The other thing that was interesting was seeing the surviving members of the Tuskegee Airmen from World War II. For so long they had fought against the discrimination that had held them back, trying to prove they could fly as well as any other man, and to see them there, with the pilot of the plane that crashed into the Hudson River, for me highlighted what this moment meant. Seeing two different eras of pilots who once would have been separated by so many divisions being honoured together shows how far America has come.

Of course Obama’s election is at best a stepping stone. It doesn’t end racism; it doesn’t fulfil the dream of Martin Luther King so many years ago. Racism might never be something we can truly be free of, only marginalise. What this moment represents instead is another step forward, another step towards tolerance. And the example it sets for the rest of the world and the hope it gives to minorities is something words cannot describe. For myself, it gives me the belief that I can be more than I am, and gives me hope that one day we will have moved past some of the divisions in Australia as well.

Personally I am hopeful that Obama will be a good president. The world needs stable leadership right now and he seems to be making the right signs but he faces a difficult task with the economy and two wars. But I was impressed by his speech; I thought he struck the right balance between responsibility and optimism. I hope he will be able to bring people together and end some of the division and from an Australian point of view, I hope our relationship continues to grow. Israel & Palestine remain in my thoughts as well.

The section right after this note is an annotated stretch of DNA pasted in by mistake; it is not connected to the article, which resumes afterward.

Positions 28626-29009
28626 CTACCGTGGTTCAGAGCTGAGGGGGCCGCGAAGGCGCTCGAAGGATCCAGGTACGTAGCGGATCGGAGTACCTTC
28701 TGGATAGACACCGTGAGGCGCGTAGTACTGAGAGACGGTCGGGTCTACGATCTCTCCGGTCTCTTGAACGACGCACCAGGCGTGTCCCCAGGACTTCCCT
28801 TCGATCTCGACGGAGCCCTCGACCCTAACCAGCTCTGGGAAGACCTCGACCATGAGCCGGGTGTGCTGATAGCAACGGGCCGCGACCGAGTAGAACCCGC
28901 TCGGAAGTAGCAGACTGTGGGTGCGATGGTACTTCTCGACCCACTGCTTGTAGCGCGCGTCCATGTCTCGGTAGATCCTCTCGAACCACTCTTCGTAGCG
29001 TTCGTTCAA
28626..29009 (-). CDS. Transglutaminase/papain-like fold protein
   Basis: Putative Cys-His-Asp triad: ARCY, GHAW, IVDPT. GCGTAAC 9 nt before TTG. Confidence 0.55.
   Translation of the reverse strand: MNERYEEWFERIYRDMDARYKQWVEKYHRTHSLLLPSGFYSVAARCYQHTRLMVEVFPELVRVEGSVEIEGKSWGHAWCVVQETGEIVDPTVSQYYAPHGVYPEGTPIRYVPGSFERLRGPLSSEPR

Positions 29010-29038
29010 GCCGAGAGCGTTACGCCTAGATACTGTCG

For me, though, it isn’t about that right now. It’s about this moment in time and I think it transcends your race, political persuasion or where you live in the world. There were over two billion people watching Obama’s inauguration worldwide and watching the crowds and celebrations in Washington, it again reminded me of the moon landing and the fall of the Berlin Wall, events which united all of us together as one. Right now I don’t feel like an Australian but a citizen of the world and I’m glad I was able to watch it live.

I thought I’d post a video to mark the occasion as well. During the civil rights movement We Shall Overcome became a key anthem played at rallies and festivals. I can’t think of a more appropriate song to mark the moment. This is Bruce Springsteen’s version, a tribute to Pete Seeger.

Congratulations to President Obama. Now the hard work begins.